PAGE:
But it doesn’t just stop there, because of growing up with ADHD, and having to deal with all the harassment in my school growing up, I didn’t exactly get out unscathed. My confidence was torn to pieces, and still is depending on the situation, and I often prefer to hole up in my room, rather then do anything. Living with this makes it hard for me to relate to other people and I often feel like the odd one out. You probably sometimes notice how I don’t usually talk to anyone or sometimes sit by myself at times. This is because to me, I find it hard to trust now, though McCann is a major improvement for me. But I wilt when it comes to other people, I don’t know what to say, or how to approach other people because I worry that they wouldn’t want to talk to me anyway. I still wonder why I got to be so ‘lucky’ as to be so different from everyone else, but when I do make friends I am usually very loyal to the end.

But ADHD can be a very broad topic and I could probably go on for hours talking about it if I had the chance, yet there are those out there who believe it doesn’t really exist. That it’s just something that was invented rather than discovered. And there is also a lot of controversy around the use of certain medications called stimulants for treating this. I myself can’t drink coffee or hot chocolate without the caffeine putting me to sleep to some degree. But most do agree it exists, and most of the controversy is around how to treat it. This is because some of the medications have a high risk of dependency and abuse. And some of them weren’t meant to be prescribed to young children. But there are also more natural ways of treating it, though I haven’t tried of them yet, myself.
But beyond the theories of treating it there are theories as to what it is caused by. The most common ideas are hereditary, chemical imbalance, brain changes, and head injury. There are also the possibilities of poor nutrition, infections, and substance abuse during pregnancy, as well as exposure to toxins in early childhood, and injury to the brain and brain disorders. One thing that is agreed, though is that too much sugar does not cause ADHD. Yet there are still other theories, theories that involve evolution, that maybe it’s supposed to happen. One such theory is called the hunter vs. farmer theory. It was developed by Thom Hartmann, over the origins of ADHD. He says that most if not all humans were nomadic hunter gatherers for thousands of years. This standard changed however, as agriculture became prominent and more people became farmers. Over the years most people adapted to being farmers, but people with ADHD are said to still retain the older, hunter characteristics by being hyper alert, as well as having a short attention spans, poor planning and organizing skills, impulsiveness, impatience, and a distorted sense of time. He also said that hunters, mostly men, needed hyper focus more than the gatherers, mostly women. This, he theorizes, is why men are twice as likely as women to be diagnosed with ADHD. I find this theory very interesting, and personally plan to look into it further at a later date, if I remember.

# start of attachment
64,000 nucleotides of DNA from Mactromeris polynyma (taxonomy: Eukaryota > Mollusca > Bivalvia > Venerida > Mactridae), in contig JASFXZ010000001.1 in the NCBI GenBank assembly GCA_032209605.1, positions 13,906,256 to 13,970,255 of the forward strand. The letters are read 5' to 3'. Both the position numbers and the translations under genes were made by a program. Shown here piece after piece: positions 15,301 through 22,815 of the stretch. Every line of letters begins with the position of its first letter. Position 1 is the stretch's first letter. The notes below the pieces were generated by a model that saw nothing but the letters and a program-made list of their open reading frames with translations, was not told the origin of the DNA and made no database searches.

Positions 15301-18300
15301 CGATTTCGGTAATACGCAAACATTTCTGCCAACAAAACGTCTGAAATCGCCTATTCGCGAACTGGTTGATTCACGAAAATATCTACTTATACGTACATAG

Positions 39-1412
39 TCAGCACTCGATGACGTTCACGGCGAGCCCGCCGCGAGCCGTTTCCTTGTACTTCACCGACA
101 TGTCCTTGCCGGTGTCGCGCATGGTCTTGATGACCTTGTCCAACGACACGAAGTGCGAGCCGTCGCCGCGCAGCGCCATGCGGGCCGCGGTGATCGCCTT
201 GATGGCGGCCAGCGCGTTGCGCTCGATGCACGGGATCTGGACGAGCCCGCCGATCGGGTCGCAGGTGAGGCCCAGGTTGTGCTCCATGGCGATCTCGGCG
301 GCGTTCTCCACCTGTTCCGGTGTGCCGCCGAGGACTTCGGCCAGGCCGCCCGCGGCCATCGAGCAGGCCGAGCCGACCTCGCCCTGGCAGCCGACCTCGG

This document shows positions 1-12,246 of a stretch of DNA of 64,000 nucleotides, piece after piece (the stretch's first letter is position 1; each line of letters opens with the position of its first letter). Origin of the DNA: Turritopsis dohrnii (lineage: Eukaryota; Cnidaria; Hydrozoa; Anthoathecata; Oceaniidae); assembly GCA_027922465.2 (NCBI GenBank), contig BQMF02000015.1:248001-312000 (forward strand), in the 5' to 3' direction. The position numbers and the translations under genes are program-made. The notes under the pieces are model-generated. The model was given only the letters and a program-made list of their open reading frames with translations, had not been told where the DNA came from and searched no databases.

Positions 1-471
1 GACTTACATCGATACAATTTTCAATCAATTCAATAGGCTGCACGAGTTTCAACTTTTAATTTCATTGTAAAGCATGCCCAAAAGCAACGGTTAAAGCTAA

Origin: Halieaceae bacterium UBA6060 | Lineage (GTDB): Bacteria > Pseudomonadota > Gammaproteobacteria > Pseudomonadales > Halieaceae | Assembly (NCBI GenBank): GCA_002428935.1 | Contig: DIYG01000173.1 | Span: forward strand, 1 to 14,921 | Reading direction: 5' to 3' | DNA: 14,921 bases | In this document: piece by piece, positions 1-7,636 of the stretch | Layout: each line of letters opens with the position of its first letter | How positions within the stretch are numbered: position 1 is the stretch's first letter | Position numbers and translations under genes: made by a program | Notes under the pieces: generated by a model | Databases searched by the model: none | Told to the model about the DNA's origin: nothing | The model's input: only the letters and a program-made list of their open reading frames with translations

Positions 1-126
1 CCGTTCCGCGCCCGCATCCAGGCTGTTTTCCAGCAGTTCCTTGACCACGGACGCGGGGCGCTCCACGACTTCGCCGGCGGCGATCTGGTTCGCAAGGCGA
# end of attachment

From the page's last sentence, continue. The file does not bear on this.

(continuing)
I could keep going onto other theories about ADHD such as the Edison gene and others, but I’m sure you already have enough to think about. So, to wrap up and reiterate what I have just said, here are some facts. ADHD, while mostly thought of as a child’s disease, can still be very prominent in adults. Treatment is necessary, even if you don’t like it, and acceptance of it in yourself is very important for self esteem. You should also learn that it is not a crutch or a wall to abuse or hold back, but just a different way of thinking. If you do have it, don’t be like me and think you’re a psychological freak because of it, as I did for many years. It means you have different strengths and weaknesses from other people, and in the end, there really is no such thing as normal.

*sorry for it being so long*

10-24-09, 02:44 PM
i probably should have mentioned this a while ago, but i have this speech posted on my devART page and it is slightly easier to read there as it isn't stretched out across the screen as much. you can find it here if you are interested--->